Young Turks (U.S. politics)
The Young Turks was a splinter group of politicians in the United States within the Republican Party during the early 1960s. The group, mostly consisting of Congressmen who had become disenchanted with the course of the Republican Party, worked within the system to appoint their fellow members into leadership roles, so they could take control of the party. They were considered "rebels" by the traditional Republicans. Gerald R. Ford, who would become President of the United States, rose to prominence as a Young Turk.
There has been no special meaning given or discussed for the group's choice of the name "Young Turks" in any of the biographical collections of the members. The dictionary definition states, "an insurgent or a member of an insurgent group especially in a political party...one advocating changes within a usually established group". The name was inspired by the Young Turks, a Turkish nationalist reform movement in the early twentieth century.
The group began in the early 1960s as a loose network of younger Republican congressmen. According to an article that appeared in New York Magazine in 1975, Charles E. Goodell of New York and Robert P. Griffin of Michigan got together in January 1963 and came up with a plan to supplant one of the elder statesmen, Charles Hoeven, who was Chairman of the House Republican Conference. They solicited Gerald R. Ford of Michigan as the challenger. Ford agreed and won the ballot, becoming the new Chairman.
It was Lyndon B. Johnson's landslide defeat of Barry Goldwater in the 1964 Presidential election, coupled with heavy losses in the House, that mobilized all the key players to further action. The Young Turks questioned the Republican Party's viability and wanted to change the direction of the Republican Party.Donald Rumsfeld, another member of the group, later wrote about how dire it was, "Republicans in the U.S. House of Representatives were reduced to a low of 140 of the 435 Members of Congress. There were so many Democrats that some had to sit in the Republican side of the [a]isle."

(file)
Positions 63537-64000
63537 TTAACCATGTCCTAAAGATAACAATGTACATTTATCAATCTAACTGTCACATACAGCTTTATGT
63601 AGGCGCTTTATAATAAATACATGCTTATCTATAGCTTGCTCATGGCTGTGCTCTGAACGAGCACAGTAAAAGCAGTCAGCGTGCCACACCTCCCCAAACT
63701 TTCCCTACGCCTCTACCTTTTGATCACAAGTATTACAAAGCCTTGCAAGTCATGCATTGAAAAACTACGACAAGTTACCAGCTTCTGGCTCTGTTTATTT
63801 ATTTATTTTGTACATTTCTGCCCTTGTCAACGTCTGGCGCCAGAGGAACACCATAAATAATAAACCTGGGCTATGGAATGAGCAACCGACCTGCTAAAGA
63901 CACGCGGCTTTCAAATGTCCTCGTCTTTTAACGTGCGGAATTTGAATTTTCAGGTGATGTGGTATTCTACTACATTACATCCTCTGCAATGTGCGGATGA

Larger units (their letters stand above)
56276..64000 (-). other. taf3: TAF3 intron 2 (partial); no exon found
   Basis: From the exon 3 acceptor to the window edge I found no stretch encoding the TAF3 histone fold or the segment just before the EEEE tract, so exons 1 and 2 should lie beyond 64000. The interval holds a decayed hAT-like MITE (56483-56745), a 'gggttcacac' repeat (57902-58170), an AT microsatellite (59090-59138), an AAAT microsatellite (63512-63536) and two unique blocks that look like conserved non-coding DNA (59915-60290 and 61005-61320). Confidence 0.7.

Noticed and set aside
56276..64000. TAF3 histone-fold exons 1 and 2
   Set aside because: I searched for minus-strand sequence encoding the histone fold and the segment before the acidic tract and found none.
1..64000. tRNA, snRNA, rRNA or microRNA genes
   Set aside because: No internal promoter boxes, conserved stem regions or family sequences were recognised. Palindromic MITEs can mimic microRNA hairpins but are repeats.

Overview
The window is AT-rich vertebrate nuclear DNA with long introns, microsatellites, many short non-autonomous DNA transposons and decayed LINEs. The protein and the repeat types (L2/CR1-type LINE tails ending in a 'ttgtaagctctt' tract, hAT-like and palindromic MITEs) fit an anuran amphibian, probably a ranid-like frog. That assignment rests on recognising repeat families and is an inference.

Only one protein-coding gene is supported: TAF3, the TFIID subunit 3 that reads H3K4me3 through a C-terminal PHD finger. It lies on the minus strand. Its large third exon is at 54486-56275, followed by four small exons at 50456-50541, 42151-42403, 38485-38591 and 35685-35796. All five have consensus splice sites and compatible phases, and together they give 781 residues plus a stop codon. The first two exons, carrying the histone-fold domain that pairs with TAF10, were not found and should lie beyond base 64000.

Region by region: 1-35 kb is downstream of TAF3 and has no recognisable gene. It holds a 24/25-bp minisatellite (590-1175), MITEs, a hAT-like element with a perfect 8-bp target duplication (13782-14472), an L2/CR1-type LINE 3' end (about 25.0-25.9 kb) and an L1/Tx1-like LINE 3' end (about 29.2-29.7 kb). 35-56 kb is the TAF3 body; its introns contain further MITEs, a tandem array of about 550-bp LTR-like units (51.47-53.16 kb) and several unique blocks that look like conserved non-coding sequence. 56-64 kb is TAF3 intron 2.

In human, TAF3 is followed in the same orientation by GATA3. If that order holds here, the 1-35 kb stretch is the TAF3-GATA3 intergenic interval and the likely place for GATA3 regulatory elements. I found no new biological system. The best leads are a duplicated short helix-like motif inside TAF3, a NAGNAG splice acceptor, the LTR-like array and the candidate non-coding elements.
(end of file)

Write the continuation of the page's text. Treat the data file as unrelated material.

The Young Turks decided it was time to take control and replace the top Republican leadership in Congress. They picked Gerald Ford over their other option, Melvin Laird (Wisconsin), to oust the presiding House Minority Leader, Charles Halleck. Their choice of Ford, and his subsequent win, set the stage for Ford to later be tapped as Vice President, and then President by succession.
- Representative from Missouri, January 3, 1951–January 3, 1969
- Representative from Kansas, January 3, 1961–January 3, 1967
- Deputy Secretary of Defense, December 1975–January 1977 (under Ford)
- Representative from New York, May 26, 1959–September 9, 1968
- Senator from New York, September 10, 1968–January 3, 1971
- Representative from Michigan, January 3, 1957–May 11, 1966
- Senator from Michigan, May 11, 1966–January 3, 1979
- Representative from Wisconsin, January 3, 1953–January 21, 1969
- Secretary of Defense, January 21, 1969–January 29, 1973 (under Nixon)
- Representative from Minnesota, February 18, 1958–January 3, 1979
- Governor of Minnesota, January 4, 1979–January 3, 1983
- Rumsfeld, Donald (2012). Known and Unknown: A Memoir. Sentinel Trade. p. 91. ISBN 978-1595230843.
- Reeves, Richard (October 13, 1975). "Why American Politicians Are So Bad: The Case History of Gerald Ford". New York Magazine: 35.
- Merriam-Webster Dictionary.
- Siracusa Ph.D., Joseph M. (2012). Encyclopedia of the Kennedys: The People and Events That Shaped America. ABC-CLIO. ISBN 978-1598845389.
- Peabody, Robert L. "Professor of Political Science". ROBERT L. PEABODY RESEARCH INTERVIEW NOTES, 1964-67. Gerald R. Ford Presidential Library & Museum. Retrieved 26 March 2013.
- Rumsfeld, Donald. "The Ford-Halleck Race 1964-1965" (PDF). Rumsfeld Personal Library. Retrieved March 23, 2013.